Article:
Is that Thank You... from Kanye? To Jesus? No way. Thank you is what Kanye - who looms large in the shot, remember - hears the people gratefully projecting back at him for his brilliant, ghetto-redeeming opus. Of course, Kanye couldn't have done it without the divine protection of, shoot, what's that guy's name again? That olive-skinned white boy with the crown of thorns who's perched just over Kanye's shoulder. Pedro Something.

Sean Paul - Temperature (2006)

**** (of four)

I've always been a fan of the Dancehall genre, and the thumping beat of "Temperature" hasn't been able to escape my head since I've heard it. Sean Paul always manages to find a group of leggy beauties to perform physically impossible dance moves (it's always funny to see overweight girls attempting to imitate them), and this video is no exception.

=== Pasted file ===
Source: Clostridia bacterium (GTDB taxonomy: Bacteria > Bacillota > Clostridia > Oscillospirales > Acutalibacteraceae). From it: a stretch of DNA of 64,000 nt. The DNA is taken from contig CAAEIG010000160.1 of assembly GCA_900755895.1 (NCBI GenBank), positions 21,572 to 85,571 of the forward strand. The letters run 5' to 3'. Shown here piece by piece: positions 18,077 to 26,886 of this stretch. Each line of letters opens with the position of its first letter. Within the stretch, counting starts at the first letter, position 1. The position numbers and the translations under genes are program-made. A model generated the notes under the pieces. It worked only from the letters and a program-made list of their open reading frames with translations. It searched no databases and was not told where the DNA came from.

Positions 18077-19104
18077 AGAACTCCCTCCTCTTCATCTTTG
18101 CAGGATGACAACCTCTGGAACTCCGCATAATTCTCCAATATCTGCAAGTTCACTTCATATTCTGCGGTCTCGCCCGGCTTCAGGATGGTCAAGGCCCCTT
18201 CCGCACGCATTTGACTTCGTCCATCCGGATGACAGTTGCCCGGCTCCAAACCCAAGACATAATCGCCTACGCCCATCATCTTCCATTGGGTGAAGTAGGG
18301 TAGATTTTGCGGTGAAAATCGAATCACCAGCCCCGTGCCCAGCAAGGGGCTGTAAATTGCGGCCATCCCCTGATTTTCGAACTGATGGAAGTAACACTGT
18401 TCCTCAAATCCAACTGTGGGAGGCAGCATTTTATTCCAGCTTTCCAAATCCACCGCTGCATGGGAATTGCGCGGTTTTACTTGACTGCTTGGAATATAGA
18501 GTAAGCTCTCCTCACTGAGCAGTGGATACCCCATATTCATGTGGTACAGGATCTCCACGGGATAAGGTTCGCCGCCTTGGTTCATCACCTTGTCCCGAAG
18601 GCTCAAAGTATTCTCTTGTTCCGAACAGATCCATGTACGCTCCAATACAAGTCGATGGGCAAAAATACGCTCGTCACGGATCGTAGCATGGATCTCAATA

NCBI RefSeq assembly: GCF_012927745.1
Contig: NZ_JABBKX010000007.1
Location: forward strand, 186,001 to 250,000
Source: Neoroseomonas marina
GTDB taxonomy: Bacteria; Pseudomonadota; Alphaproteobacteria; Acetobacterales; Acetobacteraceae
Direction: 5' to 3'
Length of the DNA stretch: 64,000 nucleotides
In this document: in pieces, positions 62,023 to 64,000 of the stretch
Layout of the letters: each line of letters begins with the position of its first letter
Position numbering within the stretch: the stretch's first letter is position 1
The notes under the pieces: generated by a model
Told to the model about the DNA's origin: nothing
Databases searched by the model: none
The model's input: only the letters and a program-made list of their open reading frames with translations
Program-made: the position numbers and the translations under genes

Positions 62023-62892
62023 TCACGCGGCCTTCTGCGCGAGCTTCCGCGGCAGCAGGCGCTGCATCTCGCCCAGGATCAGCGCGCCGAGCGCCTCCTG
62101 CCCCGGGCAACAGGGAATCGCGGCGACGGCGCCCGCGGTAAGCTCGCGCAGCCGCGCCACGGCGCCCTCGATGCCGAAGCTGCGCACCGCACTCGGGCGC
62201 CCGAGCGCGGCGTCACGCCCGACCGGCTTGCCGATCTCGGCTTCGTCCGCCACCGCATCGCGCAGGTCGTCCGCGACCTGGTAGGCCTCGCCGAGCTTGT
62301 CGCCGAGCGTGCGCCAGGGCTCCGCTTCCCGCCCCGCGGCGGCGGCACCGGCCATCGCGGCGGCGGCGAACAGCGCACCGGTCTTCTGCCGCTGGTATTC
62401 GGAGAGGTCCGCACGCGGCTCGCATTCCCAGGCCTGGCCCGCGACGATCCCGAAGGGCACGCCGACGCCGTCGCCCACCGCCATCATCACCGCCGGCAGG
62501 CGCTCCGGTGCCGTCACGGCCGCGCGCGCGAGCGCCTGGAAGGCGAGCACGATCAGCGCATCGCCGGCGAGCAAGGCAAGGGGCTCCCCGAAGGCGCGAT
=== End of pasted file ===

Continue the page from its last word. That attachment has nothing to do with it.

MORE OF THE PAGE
The "Temperature" video has Sean Paul and an army of dancers dancing through the four seasons in front of obviously fake but colorful backgrounds. In the autumn, dancers shake it in front of trees with falling leaves, and in winter, the dancers don winter coats in the fake snow. On to spring, as rain starts to fall down, and finally summer - introduced with a squirting bottle of lotion - where the dancers strip down to bikinis and Sean Paul throws beach balls at them.

This is a great video to watch while we freeze our asses off in the winter. Yes, it's a frigid 50 degrees here in Tampa Bay. Stop laughing, that's cold! I’m going to try and review "Unpredictable" for you really soon.

Amerie - 1 Thing (2005)

**** (of four)